This is a painting that is rich in symbolic rhetoric. Heavily pregnant Platten is tired, her face withdrawn in shadow. She wears pink rabbit slippers; which refer to her nickname “rabbit” that she had as a child. These slippers stare up at her rather than out as if offering comfort. The Madonna bra worn over the top of her pyjamas is also a reference to her youth, she wore a bra at all times even to bed, and eventually it became more comfortable to wear it over her pyjamas. The mirror in her right hand that she waves in front of her face does not face her; it faces us, and asks that we perhaps look at ourselves. Felix places his small hand on her lap while her loving arm encircles him it is a warm moment between a child and their mother.
In many ways this is a work which makes a statement on the expectations our society can place upon women. As a mother she is to be all things to everyone and in this regard she feels locked in or trapped this is represented by the train tracks that circle her. In the background are the women society places on pedestals, expectations of what you should be and do, how you are to act as a mother.
“Thunder”, 2008 is part of a series of paintings often referred to as the “Journey” series. In this series Platten was inspired by a 16th century Biblical illustration which depicted the human soul as a wandering fool or jester. The Biblical reference for the series is Psalm 69:5 “You know my folly, O God; my guilt is not hidden from you.”
In this work the figure of a woman; dressed in period costume, is astride a white hobby-horse. She is wearing a jester’s hat and is holding a basket under her left arm and a curious windmill on a long stick. She is barefoot and alone. The surrounding landscape is stormy and green. The light upon the woman is from the rear; her face in shadow. Again it is the striking tonal qualities in the work that direct the viewer’s gaze. The landscape she walks through is empty and stormy. The dress is one which Anna Platten and her sister discovered in an op shop in London; because of its age it enhances the notion that the woman has been on a journey for a considerable time.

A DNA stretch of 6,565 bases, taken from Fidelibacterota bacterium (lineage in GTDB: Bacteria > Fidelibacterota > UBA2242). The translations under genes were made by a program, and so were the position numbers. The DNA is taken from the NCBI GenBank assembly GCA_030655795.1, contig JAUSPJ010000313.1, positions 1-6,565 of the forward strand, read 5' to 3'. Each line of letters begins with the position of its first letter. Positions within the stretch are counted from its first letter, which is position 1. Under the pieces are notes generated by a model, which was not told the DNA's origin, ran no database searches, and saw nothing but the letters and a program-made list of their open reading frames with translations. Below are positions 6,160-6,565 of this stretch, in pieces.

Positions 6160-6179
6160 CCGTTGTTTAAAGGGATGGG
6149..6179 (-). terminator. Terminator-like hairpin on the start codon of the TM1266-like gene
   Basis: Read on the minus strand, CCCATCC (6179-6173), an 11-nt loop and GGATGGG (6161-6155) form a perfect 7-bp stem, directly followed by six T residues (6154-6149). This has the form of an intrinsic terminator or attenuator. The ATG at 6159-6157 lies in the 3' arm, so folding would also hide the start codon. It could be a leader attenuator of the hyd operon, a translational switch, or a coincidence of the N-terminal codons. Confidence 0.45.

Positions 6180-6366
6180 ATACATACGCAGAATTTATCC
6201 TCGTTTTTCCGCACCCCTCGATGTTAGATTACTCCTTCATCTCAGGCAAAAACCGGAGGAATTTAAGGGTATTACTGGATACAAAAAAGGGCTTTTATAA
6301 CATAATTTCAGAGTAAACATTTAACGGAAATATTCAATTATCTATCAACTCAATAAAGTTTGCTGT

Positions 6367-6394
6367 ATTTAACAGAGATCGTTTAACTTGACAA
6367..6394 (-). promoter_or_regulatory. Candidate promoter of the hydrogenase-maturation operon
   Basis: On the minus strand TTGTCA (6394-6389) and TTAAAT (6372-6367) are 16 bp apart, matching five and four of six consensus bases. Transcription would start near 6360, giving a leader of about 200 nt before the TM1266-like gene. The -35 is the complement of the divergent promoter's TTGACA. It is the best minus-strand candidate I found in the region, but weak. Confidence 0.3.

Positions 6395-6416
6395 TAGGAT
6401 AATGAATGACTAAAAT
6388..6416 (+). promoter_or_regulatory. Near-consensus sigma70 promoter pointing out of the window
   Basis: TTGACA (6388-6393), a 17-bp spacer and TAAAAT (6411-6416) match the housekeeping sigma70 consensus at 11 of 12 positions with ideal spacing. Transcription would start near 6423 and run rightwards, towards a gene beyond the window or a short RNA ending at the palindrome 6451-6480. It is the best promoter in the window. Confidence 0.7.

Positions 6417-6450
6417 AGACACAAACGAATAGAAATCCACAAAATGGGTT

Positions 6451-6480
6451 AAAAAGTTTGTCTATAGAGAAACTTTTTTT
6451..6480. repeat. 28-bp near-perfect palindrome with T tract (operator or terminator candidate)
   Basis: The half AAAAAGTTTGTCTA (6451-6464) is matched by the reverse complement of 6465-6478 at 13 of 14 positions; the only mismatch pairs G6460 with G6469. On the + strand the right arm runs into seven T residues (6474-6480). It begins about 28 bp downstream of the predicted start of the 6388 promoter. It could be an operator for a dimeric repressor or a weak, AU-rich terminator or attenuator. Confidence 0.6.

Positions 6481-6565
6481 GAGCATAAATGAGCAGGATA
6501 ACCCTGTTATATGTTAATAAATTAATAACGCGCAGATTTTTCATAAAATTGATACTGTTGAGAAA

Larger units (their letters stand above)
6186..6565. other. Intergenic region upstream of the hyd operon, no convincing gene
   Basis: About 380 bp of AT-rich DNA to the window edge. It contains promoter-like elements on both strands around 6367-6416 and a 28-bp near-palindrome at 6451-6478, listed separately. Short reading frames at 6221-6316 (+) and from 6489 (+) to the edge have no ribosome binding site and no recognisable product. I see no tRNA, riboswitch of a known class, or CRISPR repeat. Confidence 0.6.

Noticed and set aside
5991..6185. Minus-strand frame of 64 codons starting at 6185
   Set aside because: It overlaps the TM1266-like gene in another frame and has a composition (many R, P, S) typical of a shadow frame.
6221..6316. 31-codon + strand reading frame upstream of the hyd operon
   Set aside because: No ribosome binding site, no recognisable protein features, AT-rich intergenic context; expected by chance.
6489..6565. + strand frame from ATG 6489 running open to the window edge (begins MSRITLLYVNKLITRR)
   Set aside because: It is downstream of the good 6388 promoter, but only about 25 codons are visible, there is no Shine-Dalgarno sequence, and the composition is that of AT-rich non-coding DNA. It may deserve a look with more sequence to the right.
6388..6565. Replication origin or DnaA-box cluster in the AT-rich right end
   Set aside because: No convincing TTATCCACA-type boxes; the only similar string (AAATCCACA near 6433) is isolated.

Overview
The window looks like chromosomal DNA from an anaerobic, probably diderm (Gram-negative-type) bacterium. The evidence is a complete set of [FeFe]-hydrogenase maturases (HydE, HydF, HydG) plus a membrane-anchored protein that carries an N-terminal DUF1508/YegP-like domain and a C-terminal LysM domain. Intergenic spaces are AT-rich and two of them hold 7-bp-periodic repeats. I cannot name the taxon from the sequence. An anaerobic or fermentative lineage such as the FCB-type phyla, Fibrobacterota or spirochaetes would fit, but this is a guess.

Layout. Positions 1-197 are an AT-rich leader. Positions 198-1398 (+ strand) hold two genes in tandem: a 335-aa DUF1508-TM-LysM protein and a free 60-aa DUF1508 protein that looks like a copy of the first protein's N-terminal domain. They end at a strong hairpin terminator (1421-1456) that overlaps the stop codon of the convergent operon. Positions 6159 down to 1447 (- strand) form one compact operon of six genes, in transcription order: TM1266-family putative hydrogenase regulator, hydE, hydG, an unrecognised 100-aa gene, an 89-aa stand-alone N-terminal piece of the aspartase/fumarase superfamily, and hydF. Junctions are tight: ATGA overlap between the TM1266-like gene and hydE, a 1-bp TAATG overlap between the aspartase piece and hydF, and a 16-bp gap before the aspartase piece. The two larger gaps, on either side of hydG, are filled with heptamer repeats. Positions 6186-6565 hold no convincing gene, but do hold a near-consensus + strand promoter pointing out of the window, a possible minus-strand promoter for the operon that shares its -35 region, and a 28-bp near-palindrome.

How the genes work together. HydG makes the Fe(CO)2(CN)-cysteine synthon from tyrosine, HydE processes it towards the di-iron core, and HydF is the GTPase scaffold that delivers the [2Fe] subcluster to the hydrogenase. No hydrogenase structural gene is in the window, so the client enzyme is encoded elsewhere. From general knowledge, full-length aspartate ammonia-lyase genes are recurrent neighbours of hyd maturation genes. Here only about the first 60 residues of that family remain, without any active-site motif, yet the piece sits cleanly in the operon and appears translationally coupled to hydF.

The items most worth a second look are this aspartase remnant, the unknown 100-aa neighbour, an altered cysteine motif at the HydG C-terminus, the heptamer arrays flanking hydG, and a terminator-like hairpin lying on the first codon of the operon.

The figure in this piece is quiet and reserved; with a thoughtful look in her eyes there isn’t a touch of sadness in her gaze, maybe curiosity. Her youthful face is in shadow; hidden to a certain extent. One of the things I admire most about this piece is the manner in which the woman holds the articles she is taking on her journey. Delicately she holds the pin wheel aloft; perhaps to tell which way the wind is blowing, to give guidance as to where she must travel. The reigns of her white hobby-horse; silver like the horses saints might ride, are carefully grasped. The sheer foolishness of setting out on a journey into a stormy wilderness riding barefoot on a hobbyhorse with a jesters hat is something that strange as it may seem I can relate to. In a retrospective reverie of personal feelings I connect with the figure; her vulnerability and determination.
This series is one of awakening, it is about the journey of life and how we interact with it. We are all on a pilgrimage of discovery; we must all pass through life. Like fools we know nothing of where we are going or what may happen, yet that is the adventure.